Administration of Barack H. Obama, 2009
The President's Weekly Address
March 14, 2009
I’ve often said that I don’t believe government has the answer to every problem or that it
can do all things for all people. We are a nation built on the strength of individual initiative.
But there are certain things that we can’t do on our own. There are certain things only
government can do. And one of those things is ensuring that the foods we eat and the
medicines we take are safe and don’t cause us harm. That's the mission of our Food and Drug
Administration, and it is a mission shared by our Department of Agriculture and a variety of
other agencies and offices at just about every level of government.
The men and women who inspect our foods and test the safety of our medicines are
chemists and physicians, veterinarians and pharmacists. It's because of the work they do each
and every day that the United States is one of the safest places in the world to buy groceries at
a supermarket or pills at a drugstore. Unlike citizens of so many other countries, Americans can
trust that there is a strong system in place to ensure that the medications we give our children
will help them get better, not make them sick, and that a family dinner won’t end in a trip to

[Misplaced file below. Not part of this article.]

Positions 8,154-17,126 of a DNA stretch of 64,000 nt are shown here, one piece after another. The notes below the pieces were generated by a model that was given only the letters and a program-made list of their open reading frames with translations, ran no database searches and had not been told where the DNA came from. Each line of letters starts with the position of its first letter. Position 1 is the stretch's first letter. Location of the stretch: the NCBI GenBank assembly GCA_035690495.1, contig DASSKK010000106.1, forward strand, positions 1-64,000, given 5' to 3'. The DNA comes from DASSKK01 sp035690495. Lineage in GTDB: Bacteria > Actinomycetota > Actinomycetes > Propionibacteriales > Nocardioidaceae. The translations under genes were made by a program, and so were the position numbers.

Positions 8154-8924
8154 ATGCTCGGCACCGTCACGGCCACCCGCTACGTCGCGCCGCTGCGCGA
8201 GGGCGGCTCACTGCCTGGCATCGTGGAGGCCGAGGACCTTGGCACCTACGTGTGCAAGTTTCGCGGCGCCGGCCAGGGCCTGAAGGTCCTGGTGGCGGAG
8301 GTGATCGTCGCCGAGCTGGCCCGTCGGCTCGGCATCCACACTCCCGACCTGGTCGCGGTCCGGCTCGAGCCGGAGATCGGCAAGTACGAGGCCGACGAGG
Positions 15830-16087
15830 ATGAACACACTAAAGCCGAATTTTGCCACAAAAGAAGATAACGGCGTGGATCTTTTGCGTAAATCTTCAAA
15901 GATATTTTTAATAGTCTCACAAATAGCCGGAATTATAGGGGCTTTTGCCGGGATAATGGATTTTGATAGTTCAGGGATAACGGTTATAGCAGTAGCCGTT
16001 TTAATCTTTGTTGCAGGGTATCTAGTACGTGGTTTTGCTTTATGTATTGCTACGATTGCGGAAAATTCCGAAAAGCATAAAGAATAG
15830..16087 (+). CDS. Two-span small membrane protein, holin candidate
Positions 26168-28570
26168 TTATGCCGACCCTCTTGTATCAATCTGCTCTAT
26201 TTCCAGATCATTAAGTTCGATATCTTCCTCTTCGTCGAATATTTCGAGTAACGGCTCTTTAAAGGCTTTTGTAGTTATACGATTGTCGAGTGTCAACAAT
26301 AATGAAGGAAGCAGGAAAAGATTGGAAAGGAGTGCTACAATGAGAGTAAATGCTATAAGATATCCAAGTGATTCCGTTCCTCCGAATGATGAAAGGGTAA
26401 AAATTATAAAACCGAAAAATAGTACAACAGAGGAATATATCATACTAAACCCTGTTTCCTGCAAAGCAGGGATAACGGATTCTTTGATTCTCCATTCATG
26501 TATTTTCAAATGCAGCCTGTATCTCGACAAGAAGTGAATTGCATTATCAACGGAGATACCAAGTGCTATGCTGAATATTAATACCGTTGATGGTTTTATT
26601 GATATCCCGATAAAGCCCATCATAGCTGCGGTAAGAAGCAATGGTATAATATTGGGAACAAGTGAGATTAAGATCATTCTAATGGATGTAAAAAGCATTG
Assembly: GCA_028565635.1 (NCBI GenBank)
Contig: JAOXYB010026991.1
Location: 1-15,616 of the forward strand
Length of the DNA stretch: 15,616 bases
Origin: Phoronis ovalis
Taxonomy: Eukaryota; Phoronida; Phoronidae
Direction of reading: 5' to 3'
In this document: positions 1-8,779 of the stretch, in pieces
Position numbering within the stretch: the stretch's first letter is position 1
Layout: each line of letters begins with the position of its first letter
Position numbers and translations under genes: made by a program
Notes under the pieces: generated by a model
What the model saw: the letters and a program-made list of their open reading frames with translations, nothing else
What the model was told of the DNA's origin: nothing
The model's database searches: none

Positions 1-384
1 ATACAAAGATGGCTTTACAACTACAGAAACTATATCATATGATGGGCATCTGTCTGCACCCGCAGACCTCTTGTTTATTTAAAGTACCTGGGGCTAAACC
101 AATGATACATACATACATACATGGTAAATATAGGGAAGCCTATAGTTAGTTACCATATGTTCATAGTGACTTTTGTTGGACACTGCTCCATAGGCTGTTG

the doctor’s office.
But in recent years, we’ve seen a number of problems with the food making its way to our
kitchen tables. In 2006, it was contaminated spinach. In 2008, it was Salmonella in peppers and
possibly tomatoes. And just this year, bad peanut products led to hundreds of illnesses and cost
nine people their lives, a painful reminder of how tragic the consequences can be when food
producers act irresponsibly and Government is unable to do its job. Worse, these incidents
reflect a troubling trend that’s seen the average number of outbreaks from contaminated
produce and other foods grow to nearly 350 a year, up from 100 a year in the early 1990s.
Part of the reason is that many of the laws and regulations governing food safety in
America have not been updated since they were written in the time of Teddy Roosevelt. It’s
also because our system of inspection and enforcement is spread out so widely among so many
people that it’s difficult for